Is that a poem in your pocket, or are you happy to see me?
April is National Poetry Month, with readings and celebrations across the country. Thursday is one of the most charming, if odd, festivities: It's the fourth annual Poem In Your Pocket Day.
The idea is that the pocket poem is for sharing. Carry it with you and read it, or show it, to friends and strangers. OK, you don't have to share with strangers. But maybe you have a big pocket -- maybe you can carry more than one copy, and quietly share the spares.
The Poets.org website has dozens of short poems formatted for your pocket, to print and fold and carry.
There are classic poems by Emily Dickinson, Walt Whitman and Henry David Thoreau, as well as more recent poems by Marianne Moore and Shel Silverstein.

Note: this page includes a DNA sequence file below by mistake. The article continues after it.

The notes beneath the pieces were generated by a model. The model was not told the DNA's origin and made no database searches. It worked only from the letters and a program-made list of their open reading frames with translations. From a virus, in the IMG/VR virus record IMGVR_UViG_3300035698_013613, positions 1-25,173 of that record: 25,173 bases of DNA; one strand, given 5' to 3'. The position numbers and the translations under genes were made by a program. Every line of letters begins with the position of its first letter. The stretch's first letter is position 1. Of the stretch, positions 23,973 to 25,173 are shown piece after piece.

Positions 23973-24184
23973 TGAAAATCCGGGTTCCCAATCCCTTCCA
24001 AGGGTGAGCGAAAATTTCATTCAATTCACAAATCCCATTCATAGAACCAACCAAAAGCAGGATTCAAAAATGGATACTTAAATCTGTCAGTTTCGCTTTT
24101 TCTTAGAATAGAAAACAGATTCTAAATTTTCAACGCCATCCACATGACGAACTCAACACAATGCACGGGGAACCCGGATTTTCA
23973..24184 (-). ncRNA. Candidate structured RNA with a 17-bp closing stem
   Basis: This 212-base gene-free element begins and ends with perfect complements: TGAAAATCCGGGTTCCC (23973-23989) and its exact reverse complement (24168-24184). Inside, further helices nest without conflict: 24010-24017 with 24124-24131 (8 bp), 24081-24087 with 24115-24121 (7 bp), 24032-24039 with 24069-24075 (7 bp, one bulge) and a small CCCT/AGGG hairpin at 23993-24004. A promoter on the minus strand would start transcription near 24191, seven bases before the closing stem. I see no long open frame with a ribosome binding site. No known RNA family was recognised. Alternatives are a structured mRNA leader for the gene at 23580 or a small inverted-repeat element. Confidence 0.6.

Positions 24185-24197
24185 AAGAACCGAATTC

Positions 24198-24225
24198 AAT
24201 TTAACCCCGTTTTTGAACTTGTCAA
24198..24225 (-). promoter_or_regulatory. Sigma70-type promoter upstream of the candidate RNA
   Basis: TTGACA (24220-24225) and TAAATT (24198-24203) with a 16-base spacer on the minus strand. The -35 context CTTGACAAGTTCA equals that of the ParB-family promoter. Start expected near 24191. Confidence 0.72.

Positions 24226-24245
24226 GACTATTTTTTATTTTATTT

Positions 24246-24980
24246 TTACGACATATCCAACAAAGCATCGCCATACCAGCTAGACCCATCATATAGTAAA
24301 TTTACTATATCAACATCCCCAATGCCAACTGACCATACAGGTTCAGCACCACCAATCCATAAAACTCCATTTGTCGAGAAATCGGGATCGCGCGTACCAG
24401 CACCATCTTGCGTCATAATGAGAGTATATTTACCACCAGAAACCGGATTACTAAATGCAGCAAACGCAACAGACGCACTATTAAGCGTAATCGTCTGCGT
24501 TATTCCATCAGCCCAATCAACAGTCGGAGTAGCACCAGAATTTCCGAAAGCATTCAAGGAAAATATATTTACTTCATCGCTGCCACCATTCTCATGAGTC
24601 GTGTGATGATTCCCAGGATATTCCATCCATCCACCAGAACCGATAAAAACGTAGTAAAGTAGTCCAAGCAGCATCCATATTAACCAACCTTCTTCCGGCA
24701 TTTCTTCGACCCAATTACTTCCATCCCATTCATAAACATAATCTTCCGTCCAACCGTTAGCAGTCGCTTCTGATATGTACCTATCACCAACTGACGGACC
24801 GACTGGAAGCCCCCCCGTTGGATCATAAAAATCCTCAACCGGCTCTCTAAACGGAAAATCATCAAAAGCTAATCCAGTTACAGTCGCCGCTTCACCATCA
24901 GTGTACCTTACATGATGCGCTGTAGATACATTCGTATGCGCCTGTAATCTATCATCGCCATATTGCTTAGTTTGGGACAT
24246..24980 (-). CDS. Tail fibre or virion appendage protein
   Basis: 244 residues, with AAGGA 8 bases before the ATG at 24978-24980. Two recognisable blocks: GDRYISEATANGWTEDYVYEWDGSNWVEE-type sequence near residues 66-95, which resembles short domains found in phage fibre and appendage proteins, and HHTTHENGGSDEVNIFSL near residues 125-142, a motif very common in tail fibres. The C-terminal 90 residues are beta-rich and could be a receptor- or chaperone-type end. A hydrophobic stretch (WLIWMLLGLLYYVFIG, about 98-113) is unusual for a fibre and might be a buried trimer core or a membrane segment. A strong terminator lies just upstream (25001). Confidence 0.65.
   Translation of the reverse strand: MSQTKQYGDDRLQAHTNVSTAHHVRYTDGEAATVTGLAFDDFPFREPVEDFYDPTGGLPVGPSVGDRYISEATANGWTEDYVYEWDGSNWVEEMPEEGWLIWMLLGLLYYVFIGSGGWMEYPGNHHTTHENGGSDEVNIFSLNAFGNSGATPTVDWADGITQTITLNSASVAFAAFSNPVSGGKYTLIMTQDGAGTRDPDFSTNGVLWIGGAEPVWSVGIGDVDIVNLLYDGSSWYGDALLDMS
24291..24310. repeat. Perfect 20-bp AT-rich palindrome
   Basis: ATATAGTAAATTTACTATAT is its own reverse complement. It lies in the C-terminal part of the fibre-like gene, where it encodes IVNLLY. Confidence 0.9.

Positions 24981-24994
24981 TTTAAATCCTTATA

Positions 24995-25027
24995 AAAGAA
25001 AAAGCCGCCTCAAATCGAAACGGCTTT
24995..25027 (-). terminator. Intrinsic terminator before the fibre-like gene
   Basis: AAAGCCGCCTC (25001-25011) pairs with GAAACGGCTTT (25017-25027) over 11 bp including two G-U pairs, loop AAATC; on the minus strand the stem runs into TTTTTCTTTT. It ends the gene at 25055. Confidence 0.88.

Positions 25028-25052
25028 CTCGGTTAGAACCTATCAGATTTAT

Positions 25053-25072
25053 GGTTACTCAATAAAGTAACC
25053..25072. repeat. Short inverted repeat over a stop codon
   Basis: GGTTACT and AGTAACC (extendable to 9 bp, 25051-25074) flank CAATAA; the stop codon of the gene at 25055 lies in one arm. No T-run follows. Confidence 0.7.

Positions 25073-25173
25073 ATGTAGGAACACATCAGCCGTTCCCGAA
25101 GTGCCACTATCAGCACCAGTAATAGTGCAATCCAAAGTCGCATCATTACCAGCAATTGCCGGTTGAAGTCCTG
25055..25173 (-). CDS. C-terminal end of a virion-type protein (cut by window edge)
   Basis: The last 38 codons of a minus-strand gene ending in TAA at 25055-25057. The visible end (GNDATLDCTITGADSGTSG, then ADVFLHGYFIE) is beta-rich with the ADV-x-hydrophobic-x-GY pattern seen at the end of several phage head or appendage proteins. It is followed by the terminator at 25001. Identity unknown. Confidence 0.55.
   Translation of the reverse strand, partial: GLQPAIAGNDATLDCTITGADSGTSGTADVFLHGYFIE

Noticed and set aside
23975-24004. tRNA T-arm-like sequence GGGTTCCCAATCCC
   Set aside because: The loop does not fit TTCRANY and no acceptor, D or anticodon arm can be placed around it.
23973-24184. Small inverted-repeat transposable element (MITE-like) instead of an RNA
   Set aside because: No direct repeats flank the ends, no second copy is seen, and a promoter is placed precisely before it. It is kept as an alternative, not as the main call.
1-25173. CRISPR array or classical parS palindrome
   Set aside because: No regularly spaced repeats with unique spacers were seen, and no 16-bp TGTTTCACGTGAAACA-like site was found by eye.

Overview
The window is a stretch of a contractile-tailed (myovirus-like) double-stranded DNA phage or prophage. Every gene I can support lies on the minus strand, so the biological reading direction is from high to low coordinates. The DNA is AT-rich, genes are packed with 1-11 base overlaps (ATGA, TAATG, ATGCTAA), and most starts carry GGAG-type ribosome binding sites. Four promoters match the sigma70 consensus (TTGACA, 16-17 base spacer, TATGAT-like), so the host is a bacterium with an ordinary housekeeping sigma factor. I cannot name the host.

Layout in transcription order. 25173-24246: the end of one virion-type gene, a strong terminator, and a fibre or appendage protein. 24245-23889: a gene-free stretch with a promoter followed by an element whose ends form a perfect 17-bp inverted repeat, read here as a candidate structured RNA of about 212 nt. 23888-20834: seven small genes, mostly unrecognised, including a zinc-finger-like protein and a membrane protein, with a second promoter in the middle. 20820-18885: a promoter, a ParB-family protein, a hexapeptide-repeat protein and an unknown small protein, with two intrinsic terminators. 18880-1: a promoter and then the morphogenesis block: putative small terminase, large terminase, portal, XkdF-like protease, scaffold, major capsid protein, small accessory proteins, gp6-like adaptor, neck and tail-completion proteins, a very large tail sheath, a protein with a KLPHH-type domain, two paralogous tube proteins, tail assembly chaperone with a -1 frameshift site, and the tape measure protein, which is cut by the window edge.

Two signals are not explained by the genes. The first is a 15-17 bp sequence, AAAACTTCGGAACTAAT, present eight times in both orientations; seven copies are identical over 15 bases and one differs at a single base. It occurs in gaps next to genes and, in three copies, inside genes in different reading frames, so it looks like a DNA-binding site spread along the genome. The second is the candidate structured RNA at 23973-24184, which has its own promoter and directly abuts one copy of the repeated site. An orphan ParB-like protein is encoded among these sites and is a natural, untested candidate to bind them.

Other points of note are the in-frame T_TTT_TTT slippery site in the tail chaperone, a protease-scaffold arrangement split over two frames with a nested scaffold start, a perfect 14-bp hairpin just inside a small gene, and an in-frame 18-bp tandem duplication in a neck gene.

Of course, you don't have to use one of the pre-formatted poems. You can put any poem in your pocket -- say, "Call It Music," by U.S. Poet Laureate Philip Levine, which begins:
Some days I catch a rhythm, almost a song
in my own breath. I'm alone here
in Brooklyn Heights, late morning, the sky
above the St. George Hotel clear, clear
for New York, that is. The radio playing
"Bird Flight," Parker in his California
tragic voice fifty years ago, his faltering
"Lover Man" just before he crashed into chaos.
I would guess that outside the recording studio
in Burbank the sun was high above the jacarandas,
it was late March, the worst of yesterday's rain
had come and gone, the sky washed blue.
The rest of Levine's poem is here, at the Poetry Foundation, which has a vast library of poems new and old.
Happy Poem in your Pocket Day!
-- Carolyn Kellogg